4.) Simplify the tax system: Get rid of the Internal Revenue Code and replace it with a simple, single-rate tax system that’s the same length of the original Constitution (4,543 words)
5.) Repeal the healthcare legislation passed on March 23, 2010: Get rid of the Patient Protection and Affordable Care Act.
Since then, this contact is still as stands. It has gotten very harsh attacks from the Democrats, paraphrasing the contract to support the following (copied directly from the Democrats’ website):
1.) Put the big banks back in charge of student loans and put an end to federal assistance for public schools.
2.) Gut the Clean Air Act and Clean Water Act — which together protect our kids from air pollution and keep drinking water safe — and disband the watchdog that holds polluters accountable.
3.) Take away your right to pick your U.S. Senator.
4.) Put insurance companies back in charge and repeal tax credits for small businesses.
5.) Phase out and end Medicare as it presently exists for future generations of seniors — ending Medicare’s guaranteed healthcare benefits for more than 40 million American seniors — and replace it with a voucher system which will result in higher premiums and fewer services for seniors.
To be honest, I wasn’t even able to match up these two completely different interpretations of this contract; the first from the Tea Party, and the second from the Democrats. I’ll leave that up for your judgement.
This movement is more Republican-friendly than Democrats. The New York Times reports that 138 candidates running for Congress have significant Tea Party support – and all 138 of them are Republicans. Think about that: it’s a pretty large majority. As well, a Wall Street Journal-NBC News poll reported 35% of voters were Tea-party supporters, in which 94% supported Republicans and 10% supported the Democrats.
Mark Mardell of BBC News has an interesting view on this party, claiming, “fury tends to dissolve into concern, worry about the economic direction of the country, worry about the size of the government and the level of taxation.” His interpretation of this movement goes so far as to foresee economic and governmental destruction. This is no small grassroots movement. It may have started that way, but it’s growing. And fast.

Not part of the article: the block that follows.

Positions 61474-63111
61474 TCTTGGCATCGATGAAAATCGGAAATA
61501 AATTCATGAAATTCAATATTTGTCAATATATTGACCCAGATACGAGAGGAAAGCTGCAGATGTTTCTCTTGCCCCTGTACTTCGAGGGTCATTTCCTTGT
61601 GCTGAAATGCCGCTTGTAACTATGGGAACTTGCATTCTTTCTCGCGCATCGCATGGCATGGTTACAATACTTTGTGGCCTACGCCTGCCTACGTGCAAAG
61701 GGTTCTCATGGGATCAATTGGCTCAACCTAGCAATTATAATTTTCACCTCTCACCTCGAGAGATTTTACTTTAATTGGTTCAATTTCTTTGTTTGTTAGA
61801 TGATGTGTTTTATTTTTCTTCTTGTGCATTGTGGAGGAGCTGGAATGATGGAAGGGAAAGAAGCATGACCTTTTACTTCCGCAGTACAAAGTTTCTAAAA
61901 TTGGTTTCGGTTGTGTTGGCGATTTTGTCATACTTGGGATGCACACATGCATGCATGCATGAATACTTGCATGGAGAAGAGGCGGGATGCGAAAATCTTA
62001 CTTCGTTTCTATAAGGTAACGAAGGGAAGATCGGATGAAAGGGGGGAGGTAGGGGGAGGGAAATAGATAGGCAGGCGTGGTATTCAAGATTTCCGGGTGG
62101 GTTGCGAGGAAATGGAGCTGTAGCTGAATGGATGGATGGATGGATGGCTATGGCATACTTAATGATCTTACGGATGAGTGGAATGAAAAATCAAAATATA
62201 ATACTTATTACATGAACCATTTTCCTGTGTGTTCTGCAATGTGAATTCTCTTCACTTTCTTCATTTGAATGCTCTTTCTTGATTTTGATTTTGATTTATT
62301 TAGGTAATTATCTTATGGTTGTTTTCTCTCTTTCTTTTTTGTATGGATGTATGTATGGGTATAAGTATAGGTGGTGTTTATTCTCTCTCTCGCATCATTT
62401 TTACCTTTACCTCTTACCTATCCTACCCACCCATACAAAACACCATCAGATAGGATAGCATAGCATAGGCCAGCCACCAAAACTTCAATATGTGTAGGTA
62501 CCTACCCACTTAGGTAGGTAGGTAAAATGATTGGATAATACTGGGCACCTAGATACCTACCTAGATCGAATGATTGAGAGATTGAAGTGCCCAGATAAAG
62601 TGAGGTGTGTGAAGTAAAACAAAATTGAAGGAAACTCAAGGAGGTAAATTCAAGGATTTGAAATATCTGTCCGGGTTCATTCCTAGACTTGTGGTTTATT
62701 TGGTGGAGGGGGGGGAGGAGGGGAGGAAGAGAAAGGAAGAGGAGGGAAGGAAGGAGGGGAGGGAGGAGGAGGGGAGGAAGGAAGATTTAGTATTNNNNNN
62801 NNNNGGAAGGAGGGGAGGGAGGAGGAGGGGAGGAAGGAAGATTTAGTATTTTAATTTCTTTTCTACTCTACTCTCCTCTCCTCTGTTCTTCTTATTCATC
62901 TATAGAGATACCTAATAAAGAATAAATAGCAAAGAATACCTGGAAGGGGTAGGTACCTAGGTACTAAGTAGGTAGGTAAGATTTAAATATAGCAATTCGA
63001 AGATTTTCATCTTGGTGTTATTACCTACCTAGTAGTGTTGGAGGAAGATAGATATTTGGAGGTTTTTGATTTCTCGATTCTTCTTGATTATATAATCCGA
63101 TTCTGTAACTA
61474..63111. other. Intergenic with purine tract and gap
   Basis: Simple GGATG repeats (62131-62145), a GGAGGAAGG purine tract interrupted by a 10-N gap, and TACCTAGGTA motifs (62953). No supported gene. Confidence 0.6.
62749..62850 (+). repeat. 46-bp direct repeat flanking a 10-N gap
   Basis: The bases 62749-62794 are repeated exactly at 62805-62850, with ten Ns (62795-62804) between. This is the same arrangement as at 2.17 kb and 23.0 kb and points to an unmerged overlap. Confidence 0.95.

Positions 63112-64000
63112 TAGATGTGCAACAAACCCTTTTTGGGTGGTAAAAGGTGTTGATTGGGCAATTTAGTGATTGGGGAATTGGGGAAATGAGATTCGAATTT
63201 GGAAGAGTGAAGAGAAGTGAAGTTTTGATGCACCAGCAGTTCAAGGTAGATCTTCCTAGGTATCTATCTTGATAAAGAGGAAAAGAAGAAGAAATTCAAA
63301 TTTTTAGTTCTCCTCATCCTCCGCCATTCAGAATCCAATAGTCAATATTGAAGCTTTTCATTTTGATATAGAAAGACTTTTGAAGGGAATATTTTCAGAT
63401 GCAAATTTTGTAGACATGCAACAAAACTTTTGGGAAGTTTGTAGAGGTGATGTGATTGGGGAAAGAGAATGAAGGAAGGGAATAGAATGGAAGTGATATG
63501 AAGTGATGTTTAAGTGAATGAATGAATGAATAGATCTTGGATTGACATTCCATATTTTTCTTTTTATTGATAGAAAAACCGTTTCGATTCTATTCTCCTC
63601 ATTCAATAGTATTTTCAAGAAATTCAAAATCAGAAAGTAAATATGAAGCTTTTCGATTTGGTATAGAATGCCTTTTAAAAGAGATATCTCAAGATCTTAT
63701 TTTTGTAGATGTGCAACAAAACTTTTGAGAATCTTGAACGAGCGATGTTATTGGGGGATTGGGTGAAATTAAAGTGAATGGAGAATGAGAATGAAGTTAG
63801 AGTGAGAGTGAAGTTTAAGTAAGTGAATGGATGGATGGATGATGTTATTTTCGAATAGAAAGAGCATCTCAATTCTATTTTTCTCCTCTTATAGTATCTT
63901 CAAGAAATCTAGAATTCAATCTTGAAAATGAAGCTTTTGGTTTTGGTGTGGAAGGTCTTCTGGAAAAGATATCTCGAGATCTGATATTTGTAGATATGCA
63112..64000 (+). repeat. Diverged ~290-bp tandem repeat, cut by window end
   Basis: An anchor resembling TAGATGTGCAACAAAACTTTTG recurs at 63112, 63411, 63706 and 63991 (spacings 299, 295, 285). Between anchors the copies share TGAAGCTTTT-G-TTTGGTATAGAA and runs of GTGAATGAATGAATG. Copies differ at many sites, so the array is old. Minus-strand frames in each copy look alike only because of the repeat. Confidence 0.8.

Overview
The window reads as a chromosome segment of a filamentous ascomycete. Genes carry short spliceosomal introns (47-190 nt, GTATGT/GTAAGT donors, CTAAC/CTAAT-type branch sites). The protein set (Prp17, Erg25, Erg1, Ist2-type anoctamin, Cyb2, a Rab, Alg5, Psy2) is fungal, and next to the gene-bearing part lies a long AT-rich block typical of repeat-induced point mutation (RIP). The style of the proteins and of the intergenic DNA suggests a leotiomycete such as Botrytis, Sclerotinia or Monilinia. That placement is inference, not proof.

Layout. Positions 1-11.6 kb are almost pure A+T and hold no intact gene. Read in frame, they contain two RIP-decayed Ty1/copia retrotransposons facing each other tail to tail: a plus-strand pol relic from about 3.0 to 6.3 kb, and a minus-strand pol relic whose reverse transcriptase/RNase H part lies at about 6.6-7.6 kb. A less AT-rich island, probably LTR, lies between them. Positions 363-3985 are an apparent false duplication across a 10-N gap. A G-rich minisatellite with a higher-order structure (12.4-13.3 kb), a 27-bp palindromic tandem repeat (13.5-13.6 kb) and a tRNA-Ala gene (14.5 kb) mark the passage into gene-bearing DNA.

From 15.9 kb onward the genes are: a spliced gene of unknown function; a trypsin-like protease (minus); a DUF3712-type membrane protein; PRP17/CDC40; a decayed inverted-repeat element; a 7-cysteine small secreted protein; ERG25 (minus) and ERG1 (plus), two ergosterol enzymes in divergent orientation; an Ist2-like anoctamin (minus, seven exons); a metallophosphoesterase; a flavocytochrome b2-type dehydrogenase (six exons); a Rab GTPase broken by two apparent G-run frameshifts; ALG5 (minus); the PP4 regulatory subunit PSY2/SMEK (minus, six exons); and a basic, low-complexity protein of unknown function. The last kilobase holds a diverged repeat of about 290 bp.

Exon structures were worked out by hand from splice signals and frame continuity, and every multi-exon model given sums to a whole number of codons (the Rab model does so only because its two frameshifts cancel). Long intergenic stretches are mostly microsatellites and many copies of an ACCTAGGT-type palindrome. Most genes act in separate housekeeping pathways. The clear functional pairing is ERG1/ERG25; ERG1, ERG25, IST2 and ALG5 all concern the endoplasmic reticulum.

By: Emily Chan, Grade 12
Hi there. My name is Emily Chan, grade 12. I live an average life in an average house with average interests. I care about the world, and I care about my friends. Point is, everyone is affected by budget cuts, whether you like it or not. So if you care for our education system, read on. I’m sure that by this time, you’ve heard about the cuts that have seemed to engulf our media for the past few months – so why not learn a few things about them?
The Vancouver School Board has declared numerous means that they can use to make back the $18.12 million deficit that they’ve found themselves in. They’ve taken millions of dollars from arts programs, created a new schedule to save $1.2 million per year, planned to lay off 162-full time staff positions, and introduced preliminary closures of 11 elementary schools. But let’s take it step-by-step.
1.) New Schedule: Let’s begin with the new schedule that all schools in the Vancouver School District will have to follow. Each school has to start at 8:35am and end at 3:07pm on every school day. The 45-minute lunchtime is also set, from 11:40 – 12:25pm daily. This is meant to help the TOCs (Teachers on call), as they will be able to alternate around the schools on a regular and comparable schedule. To decrease the expense of supplying heating, lighting, and custodial staff across the city, they have also promised more regular four-day weekends and a two-week-long Spring Break, both of which will “increase student and staff productivity” and will be “contributing to the wellness of employees and students of the district.” What I find personally amusing is that in the next paragraph, they state that, “Trustees stressed the decision to adopt the local school calendar was not done because of a clear educational benefit to students, but rather, the need to save money at a time when the district must address an $18.12-million deficit.” At what point did money start coming before our educational benefit? To me, the fact that they are able to admit that on the VSB website seems to foreshadow a dim future.